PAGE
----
How to import your VCSA certificate so ALL VMware vSphere browser security warnings go away in Windows 10

Posted by Paul Braren on Apr 26 2017 (updated on Jan 31 2020) in
  • Virtualization
  • ESXi
  • HowTo
  • HomeLab
  • HomeServer
  • You can free up tons of vertical real-estate when doing your day-to-day vSphere sysadmin by hiding the URLs and tabs and dead space in Chrome, see:


    The thing is, home-lab friendly browser features such as (insecure) password saving don't work once Chrome, or other browsers, have that intentionally nasty red X certificate warning mode, prompting you to bypass before even showing you the suspect page. Won't you feel better getting rid of those warnings, once and for all? Yes, this method even works for the vSphere Web Client (Flash) and the VMware Host Client/vSphere Client (HTML5), and leverages the certificate authority baked right into VCSA! Now you know why FQDN and DNS is so important for VCSA, eh?

    It's easy, just one certificate to import into your Windows 10 system-wide "Trusted Root Certification Authorities" store. Video details the simple procedure below.


    These are the circumstances in my home lab, where I recorded this short video:


    If you meet these prerequisites, great, this video will show you exactly how easy this is!
    If not, or if you use Firefox, read VMware KB 2108294 for guidance, see also comment below.


    Step-by-step, with explanations as I go:

    How to import the VCSA certificate so VMware vSphere browser security warnings go away in Windows 10

    Instructions - visual

    What I like about this is that it's a do it once thing, and you'll likely never forget it. Nice that the certificate doesn't expire for 10 years too ;)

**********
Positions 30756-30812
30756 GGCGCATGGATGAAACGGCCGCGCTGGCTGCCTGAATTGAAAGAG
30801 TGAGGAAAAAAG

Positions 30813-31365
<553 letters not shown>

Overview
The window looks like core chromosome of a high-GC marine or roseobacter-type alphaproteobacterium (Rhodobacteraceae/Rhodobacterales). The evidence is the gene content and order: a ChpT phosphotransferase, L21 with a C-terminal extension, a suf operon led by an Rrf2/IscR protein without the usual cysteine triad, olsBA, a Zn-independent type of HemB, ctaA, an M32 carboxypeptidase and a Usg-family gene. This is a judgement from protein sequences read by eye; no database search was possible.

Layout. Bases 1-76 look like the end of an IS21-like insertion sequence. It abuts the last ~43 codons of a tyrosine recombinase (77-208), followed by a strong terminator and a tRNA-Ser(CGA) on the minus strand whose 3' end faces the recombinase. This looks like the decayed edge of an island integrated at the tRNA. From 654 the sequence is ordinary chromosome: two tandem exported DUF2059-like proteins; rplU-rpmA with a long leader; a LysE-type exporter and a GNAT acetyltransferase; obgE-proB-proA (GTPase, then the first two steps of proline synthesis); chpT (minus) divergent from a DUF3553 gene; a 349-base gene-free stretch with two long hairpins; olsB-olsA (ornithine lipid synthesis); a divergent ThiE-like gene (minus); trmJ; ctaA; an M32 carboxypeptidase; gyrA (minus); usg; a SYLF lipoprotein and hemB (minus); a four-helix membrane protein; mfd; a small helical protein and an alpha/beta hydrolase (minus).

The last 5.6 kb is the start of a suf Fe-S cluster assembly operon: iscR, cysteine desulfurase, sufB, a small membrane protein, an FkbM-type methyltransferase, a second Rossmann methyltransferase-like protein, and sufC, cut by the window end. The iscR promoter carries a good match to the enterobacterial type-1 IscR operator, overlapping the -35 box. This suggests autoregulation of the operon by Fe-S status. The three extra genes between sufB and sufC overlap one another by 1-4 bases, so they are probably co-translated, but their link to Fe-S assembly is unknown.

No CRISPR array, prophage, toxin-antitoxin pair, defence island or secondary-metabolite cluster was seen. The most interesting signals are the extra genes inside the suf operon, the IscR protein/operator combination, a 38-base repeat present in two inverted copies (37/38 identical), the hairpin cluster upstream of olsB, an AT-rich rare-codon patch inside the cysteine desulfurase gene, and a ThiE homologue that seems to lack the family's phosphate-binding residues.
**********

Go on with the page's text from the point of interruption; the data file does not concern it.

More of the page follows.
If you get this error when attempting to log in to your VCSA appliance from chrome:

    Your connection is not private
    Attackers might be trying to steal your information from vcsa.lab.local (for example, passwords, messages, or credit cards). Learn more

    it's easiest to cut over to Firefox, and follow the rest of the below steps from there.

    open Edge Brower, type in the FQDN for your VCSA then press enter, when warned, click 'Details'.


    click on 'Go on to the webpage'.


    click on 'Download trusted root CA certificates'


    click 'Open'


    double-click 'certs' folder


    double-click 'win' folder


    double-click 'filename.0.crt' (your exact filename will vary


    click 'Open'


    click 'Install Certificate...'


    click 'Local Machine' then click 'Next'
    when prompted by UAC, click 'Yes'


    select 'Place all certificates in the following store' then click 'Browse...'


    select 'Trusted Root Certification Authorities' then click 'OK'


    click 'Next'


    click 'Finish'


    click 'OK


    click 'OK', you're done!

    Now test it.

    1. close Edge Browser
    2. close Chrome
    3. open Chrome
    4. if Chrome still shows certificate warnings, close it again, and use Task Manager's 'Processes' Tab to to kill all chrome.exe instances, then open Chrome again to retest
    5. if you're looking to fix Firefox, see VMware's guidance here.
    6. that's it, enjoy the happy green padlock for the next 10 years!

    Jan 31 2020 Update

    Great info in this @lamw tweet, here's an excerpt:

    PSA: If you’ve upgraded to latest version of Chrome & having issues logging into vSphere Client w/ "NET::ERR_CERT_REVOKED”, you need “ghost type” on that page “thisisunsafe” to bypass

    And here's the Google Support comment he refers to:

    Abhaas Sood 12/6/19
    This solution really works.

    "Here's the fix!!! As of 10/21/19 the bypass word is "thisisunsafe"

    Once you get to the page that says "Your connection is not private" click somewhere on the page and then blindly type the following thisisunsafe

    This will instantly bypass the warning. Please don't do this on sites you don't trust."

    I am just surprised how do people even find these kind of solutions.


    See also at TinkerTry


    See also